Day 5: An Expanding Ministry (3:7-19)

Discussion Questions

(1) “Jesus’ philosophy of ministry focused heavily on discipleship (pg. 20).” What are some ways we can utilize discipleship in our own lives?

(2) How are you encouraged to know that the disciples were ordinary men?

(3) How does the Holy Spirit empower you in your sphere of influence?

(4) Who is pouring into you right now? Is there someone you can walk alongside in discipleship?

Print Friendly, PDF & Email
14 replies
  1. Nick Romero
    Nick Romero says:

    (4) The only people whom I feel are pouring into me are the individuals in my BFG and a couple managers at work. For the past year or so I have been thinking more and more about discipleship, but because of our previous church environment, I feel like the opportunity to be discipled was missed. By the grace of God, I have grown much in marriage and even in this new chapter in my life of me being a parent. However, I feel like discipleship relationship is necessary for me to grow even more in my faith.

    Reply
  2. Brandon Pisacrita
    Brandon Pisacrita says:

    In today’s reading Jesus calls the 12. While Jesus ministry focused on many he was very intentional with the 12. Discipleship is important for all of us. We all need one another to help us grow and challenge us to a deeper faith.
    I am blessed by those who have poured into me and it is a blessing to pour into other people. Thankful for this online discussion!
    Happy Sunday, church family.

    Reply
  3. Michael Knight
    Michael Knight says:

    The most important thing I take away from these passages is how discipleship isn’t a mystical thing but it’s simply one pouring into another. We are commanded to make disciples as we go (Matt 28) so the duty is not limited to those of a certain intellect or office.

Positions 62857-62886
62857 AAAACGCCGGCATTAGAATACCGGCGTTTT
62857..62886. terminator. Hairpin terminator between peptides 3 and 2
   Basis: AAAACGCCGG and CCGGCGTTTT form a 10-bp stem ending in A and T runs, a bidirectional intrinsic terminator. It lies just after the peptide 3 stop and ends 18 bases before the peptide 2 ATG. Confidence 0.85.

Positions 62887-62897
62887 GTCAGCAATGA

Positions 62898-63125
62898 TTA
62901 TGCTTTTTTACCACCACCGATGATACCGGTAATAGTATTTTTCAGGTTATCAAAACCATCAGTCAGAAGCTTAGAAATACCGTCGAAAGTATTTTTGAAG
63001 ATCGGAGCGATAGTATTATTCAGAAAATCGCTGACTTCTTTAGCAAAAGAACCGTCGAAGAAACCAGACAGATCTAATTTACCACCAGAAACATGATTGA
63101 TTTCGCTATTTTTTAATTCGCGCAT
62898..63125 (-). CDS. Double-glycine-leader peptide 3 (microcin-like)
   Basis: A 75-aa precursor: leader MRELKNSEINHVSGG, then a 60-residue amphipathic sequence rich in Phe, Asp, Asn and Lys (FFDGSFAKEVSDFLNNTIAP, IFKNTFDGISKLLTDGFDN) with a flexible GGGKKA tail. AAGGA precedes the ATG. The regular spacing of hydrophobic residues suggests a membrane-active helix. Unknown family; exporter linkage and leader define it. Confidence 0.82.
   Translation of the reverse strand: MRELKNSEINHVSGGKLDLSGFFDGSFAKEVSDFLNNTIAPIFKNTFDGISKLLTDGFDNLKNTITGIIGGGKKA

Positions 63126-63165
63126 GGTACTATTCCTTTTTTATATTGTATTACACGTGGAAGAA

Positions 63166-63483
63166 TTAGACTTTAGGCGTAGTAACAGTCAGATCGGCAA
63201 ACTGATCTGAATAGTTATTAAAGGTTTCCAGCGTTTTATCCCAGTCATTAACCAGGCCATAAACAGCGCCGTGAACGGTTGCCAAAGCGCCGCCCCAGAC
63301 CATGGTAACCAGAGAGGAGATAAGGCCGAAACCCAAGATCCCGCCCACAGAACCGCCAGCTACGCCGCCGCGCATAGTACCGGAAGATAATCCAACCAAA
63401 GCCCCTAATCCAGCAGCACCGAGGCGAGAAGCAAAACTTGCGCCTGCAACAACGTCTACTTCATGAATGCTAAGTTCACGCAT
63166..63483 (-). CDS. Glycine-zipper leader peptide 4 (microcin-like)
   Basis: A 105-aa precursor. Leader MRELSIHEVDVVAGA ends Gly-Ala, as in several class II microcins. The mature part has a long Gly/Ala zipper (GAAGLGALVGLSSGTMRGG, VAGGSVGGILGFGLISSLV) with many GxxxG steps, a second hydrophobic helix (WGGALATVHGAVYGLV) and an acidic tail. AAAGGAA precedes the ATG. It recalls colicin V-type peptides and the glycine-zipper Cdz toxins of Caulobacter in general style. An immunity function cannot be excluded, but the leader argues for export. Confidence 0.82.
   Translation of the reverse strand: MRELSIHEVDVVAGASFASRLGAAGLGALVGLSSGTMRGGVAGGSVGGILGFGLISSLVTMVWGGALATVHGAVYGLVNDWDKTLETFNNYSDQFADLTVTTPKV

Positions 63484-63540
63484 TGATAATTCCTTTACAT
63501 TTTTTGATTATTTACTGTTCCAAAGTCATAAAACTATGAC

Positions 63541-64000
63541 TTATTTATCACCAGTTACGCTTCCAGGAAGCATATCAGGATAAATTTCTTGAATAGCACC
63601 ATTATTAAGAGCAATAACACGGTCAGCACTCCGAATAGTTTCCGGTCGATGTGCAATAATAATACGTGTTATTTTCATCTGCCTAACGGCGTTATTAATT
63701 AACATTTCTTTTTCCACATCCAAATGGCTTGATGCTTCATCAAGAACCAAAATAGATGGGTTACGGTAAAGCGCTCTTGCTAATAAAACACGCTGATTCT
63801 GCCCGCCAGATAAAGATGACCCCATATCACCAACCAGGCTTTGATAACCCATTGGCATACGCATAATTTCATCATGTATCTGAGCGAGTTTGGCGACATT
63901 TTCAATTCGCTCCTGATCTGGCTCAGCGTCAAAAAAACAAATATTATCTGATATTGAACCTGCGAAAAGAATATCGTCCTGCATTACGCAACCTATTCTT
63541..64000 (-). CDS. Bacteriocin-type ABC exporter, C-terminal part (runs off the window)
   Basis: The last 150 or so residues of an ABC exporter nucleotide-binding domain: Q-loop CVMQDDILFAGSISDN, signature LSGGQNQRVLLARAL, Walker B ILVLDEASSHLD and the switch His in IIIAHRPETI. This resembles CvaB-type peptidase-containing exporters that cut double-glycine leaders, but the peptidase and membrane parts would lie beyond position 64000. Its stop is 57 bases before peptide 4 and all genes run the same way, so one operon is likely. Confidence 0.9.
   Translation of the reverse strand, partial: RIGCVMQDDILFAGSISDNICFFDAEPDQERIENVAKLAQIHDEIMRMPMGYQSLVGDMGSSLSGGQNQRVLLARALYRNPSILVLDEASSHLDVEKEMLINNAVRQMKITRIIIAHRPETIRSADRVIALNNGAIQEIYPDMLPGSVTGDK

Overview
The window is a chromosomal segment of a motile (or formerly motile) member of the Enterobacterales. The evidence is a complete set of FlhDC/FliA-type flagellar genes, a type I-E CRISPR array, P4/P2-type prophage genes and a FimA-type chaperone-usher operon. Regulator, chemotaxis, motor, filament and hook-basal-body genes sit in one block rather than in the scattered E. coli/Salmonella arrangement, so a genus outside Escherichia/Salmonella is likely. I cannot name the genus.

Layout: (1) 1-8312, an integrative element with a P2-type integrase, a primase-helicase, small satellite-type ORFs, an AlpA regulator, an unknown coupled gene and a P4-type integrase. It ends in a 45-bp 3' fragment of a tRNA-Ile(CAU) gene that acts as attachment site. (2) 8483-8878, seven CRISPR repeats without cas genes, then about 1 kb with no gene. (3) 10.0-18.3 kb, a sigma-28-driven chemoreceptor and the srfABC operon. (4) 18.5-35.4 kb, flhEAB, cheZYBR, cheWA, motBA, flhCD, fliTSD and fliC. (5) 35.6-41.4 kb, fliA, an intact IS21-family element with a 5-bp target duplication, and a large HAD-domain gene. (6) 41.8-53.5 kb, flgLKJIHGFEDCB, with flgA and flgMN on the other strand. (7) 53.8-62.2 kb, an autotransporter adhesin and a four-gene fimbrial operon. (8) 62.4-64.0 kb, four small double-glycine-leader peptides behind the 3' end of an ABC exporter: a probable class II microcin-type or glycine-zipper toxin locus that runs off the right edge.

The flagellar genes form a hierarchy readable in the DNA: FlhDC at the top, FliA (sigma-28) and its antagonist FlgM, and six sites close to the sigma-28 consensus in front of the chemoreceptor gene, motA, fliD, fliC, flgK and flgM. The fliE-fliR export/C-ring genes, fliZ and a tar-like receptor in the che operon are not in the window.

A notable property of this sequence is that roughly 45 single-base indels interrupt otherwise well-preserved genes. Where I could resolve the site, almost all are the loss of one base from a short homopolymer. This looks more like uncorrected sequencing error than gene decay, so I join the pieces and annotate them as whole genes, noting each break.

As iron sharpens iron so every man sharpens another.

    Reply
  4. Beckham Eldridge
    Beckham Eldridge says:

    Every time that I think of the apostles, I’m always struck by the fact that Jesus called such a wide variety of individuals. I’m especially think of the relationship between Matthew (a tax collector) and Simon the zealot. Simon would have had such a strong hate for Matthew BUT Jesus bridged that gap to build a relation for these men.

    Reply
  5. Pauline Eldridge
    Pauline Eldridge says:

    I was struck by the reminder that the disciples were ordinary people who ended up, with the help of the Holy Spirit, turning the world upside down. We don’t have to have a PhD in theology to pour into someone else’s life and make a difference.

    Reply
  6. Phil and Terri Lewis
    Phil and Terri Lewis says:

    We loved how the disciples were described as passionate..not educated…not rich…not those with the most influence in their community..He chose those who had a heart for God and a passion to tell others about it. In a similar fashion, people today are drawn by churches that have a true and passionate heart for Christ. Dr. Cook’s statement on p.22 is so true. It doesn’t matter if you have the biggest, most elaborate building-the loudest, most polished worship team- the most expensive and elaborate technology set up. People are searching for a place with a genuine passion for God. So many churches lose sight of that basic, foundational need. Even more thankful for Ninth & O!

    Reply

Leave a Reply

Want to join the discussion?
Feel free to contribute!

Leave a Reply

Your email address will not be published.